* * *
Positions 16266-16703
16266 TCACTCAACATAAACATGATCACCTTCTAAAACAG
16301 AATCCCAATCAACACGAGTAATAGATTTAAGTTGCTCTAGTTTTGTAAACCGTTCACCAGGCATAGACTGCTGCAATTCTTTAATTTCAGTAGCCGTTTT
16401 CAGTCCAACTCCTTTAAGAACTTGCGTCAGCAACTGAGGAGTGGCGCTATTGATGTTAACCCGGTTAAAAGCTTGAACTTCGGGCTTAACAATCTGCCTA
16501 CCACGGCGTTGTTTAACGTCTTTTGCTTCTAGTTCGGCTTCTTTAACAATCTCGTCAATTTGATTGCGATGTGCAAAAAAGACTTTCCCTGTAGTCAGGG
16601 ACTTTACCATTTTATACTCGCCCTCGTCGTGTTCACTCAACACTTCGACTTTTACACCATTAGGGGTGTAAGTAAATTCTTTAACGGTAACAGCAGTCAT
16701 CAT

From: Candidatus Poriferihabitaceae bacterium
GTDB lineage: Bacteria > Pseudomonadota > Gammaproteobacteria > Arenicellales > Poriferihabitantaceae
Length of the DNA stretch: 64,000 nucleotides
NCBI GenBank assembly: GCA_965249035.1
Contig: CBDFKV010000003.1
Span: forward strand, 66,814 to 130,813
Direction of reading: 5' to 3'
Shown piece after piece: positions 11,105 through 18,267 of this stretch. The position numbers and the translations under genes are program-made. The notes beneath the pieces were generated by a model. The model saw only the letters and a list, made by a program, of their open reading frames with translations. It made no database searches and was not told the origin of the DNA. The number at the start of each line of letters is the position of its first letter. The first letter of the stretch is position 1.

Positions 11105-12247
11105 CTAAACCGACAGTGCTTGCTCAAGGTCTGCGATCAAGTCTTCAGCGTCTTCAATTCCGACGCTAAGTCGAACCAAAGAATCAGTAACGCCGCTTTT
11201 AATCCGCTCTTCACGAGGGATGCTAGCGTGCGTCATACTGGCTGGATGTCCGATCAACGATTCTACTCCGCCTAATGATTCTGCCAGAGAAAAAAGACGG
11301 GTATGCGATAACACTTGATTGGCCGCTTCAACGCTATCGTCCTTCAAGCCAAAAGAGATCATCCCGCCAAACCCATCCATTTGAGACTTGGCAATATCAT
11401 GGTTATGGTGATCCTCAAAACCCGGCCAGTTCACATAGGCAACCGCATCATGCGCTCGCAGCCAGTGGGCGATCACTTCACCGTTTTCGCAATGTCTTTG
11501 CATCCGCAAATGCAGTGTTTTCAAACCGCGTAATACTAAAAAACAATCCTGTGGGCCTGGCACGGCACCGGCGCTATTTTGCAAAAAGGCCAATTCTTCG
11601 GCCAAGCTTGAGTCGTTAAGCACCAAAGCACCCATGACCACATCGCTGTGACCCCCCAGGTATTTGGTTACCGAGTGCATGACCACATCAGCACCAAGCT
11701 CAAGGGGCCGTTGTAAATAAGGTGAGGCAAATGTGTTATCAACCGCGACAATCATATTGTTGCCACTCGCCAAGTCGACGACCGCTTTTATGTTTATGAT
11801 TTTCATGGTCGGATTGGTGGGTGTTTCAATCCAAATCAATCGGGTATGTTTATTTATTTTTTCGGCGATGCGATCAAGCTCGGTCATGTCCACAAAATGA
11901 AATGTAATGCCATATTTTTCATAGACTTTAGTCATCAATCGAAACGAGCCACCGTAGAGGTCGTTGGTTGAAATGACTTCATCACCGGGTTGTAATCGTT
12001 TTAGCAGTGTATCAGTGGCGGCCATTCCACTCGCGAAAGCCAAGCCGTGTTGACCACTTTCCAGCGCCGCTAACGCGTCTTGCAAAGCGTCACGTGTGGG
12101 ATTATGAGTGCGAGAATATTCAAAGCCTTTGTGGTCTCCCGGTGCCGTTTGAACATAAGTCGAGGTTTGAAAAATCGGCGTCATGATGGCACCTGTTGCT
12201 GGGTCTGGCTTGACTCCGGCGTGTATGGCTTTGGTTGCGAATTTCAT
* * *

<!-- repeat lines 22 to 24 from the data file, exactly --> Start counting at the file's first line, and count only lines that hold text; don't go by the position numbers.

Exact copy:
11601 GCCAAGCTTGAGTCGTTAAGCACCAAAGCACCCATGACCACATCGCTGTGACCCCCCAGGTATTTGGTTACCGAGTGCATGACCACATCAGCACCAAGCT
11701 CAAGGGGCCGTTGTAAATAAGGTGAGGCAAATGTGTTATCAACCGCGACAATCATATTGTTGCCACTCGCCAAGTCGACGACCGCTTTTATGTTTATGAT
11801 TTTCATGGTCGGATTGGTGGGTGTTTCAATCCAAATCAATCGGGTATGTTTATTTATTTTTTCGGCGATGCGATCAAGCTCGGTCATGTCCACAAAATGA